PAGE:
The United States and Mongolia have common interests in "protecting and promoting freedom, democracy and human rights worldwide, and confirmed their intention to strengthen trade, investment and people-to-people ties so as to support economic growth and deepen the bonds of friendship between their two peoples," the two leaders said in a joint statement released after their meeting at the White House.
"Mongolia welcomed and supported the key role played by the United States as an Asia-Pacific nation in securing peace, stability and prosperity in the region," the statement said.
The two nations also have decided to "explore mutually advantageous activities in nuclear energy based on the September 2010 Memorandum of Understanding between the two countries," and the United States "applauded Mongolia's nuclear-weapons-free status."
The country known for Genghis Khan is a U.S. friend that merits increased U.S. attention, Elbegdorj said before meeting with Obama.
"Sometimes you have to pay attention to your friends," Elbegdorj told The Washington Post.
The United States, like long-ago superpower Mongolia, "has a responsibility to help those who are trying to follow in its steps," said Elbegdorj, whose market-economy nation is a parliamentary republic that holds regular elections and lets power pass peacefully between rival parties.
Vice President Joe Biden and Secretary of State Hillary Clinton are to visit the giant, landlocked, minerals-rich country bordered by Russia to the north and the China to the south, east and west.
Mongolia -- which broke free from China in 1921 but then was under heavy Soviet influence until the early 1990s -- is the 19th-largest independent and most sparsely populated country in the world, with about 2.8 million people occupying an area the size of western and central Europe combined.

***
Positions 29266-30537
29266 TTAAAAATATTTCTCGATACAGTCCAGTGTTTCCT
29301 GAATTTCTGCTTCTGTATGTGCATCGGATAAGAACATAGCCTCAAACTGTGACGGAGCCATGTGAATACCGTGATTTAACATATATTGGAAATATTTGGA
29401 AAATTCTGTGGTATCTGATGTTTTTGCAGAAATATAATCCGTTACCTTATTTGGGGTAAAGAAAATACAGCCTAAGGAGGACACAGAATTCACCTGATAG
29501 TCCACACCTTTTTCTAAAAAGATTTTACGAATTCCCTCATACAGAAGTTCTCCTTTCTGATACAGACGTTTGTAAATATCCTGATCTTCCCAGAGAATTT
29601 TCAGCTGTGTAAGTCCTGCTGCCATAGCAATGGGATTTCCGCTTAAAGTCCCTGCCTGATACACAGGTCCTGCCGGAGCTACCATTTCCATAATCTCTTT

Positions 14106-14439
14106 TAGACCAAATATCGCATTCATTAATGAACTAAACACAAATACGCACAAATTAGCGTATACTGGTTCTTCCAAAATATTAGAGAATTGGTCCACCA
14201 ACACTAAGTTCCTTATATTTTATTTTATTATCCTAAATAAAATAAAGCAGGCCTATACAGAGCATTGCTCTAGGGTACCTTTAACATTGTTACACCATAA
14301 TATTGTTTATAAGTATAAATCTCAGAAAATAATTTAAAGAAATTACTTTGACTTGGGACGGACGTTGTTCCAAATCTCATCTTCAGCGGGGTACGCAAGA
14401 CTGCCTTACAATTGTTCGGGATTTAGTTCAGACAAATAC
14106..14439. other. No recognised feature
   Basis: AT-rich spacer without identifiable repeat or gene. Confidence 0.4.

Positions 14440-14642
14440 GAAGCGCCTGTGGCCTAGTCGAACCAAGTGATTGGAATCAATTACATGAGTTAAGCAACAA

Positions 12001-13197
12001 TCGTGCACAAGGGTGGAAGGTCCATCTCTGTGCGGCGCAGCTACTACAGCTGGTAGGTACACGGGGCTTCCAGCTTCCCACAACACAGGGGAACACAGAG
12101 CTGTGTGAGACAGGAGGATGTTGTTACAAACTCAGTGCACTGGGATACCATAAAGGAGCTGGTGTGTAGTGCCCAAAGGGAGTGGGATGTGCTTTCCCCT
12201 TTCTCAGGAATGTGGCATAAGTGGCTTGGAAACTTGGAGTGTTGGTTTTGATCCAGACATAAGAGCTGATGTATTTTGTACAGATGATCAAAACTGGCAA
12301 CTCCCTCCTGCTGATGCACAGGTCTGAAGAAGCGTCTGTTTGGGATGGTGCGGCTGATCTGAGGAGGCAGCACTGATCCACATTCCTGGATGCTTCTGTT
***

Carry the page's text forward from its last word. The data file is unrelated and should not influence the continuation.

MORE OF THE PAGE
The Tibetan Buddhist country is now a U.S. ally -- sending troops to support U.S. forces in Afghanistan and Iraq -- has a vibrant free press, allows street protests and does not routinely harass critics, the Post said.
"Maybe if we caused problems -- if we hid [Osama] bin Laden or atom bombs -- America would pay more attention," Elbegdorj joked.
U.S. Ambassador to Mongolia Jonathan Addleton said Mongolia -- which gets about $10 million a year in U.S. assistance -- would be "in a better place when it moves from an aid relationship to commercial relationships, as it is doing now."
Mongolia plans to buy three airplanes from Boeing Co., Elbegdorj told the Post, with the deal to be announced soon.
The World Bank recently described Mongolia's prospects for economic growth -- due in part to its rich mineral resources, including copper, coal, molybdenum, tin, tungsten and gold -- as "excellent."
"The values connection is very important," Elbegdorj said. "We have to strengthen that connection. If America invests in that, America will have many friends [in Mongolia] who live on their own, not with bombs or American troops."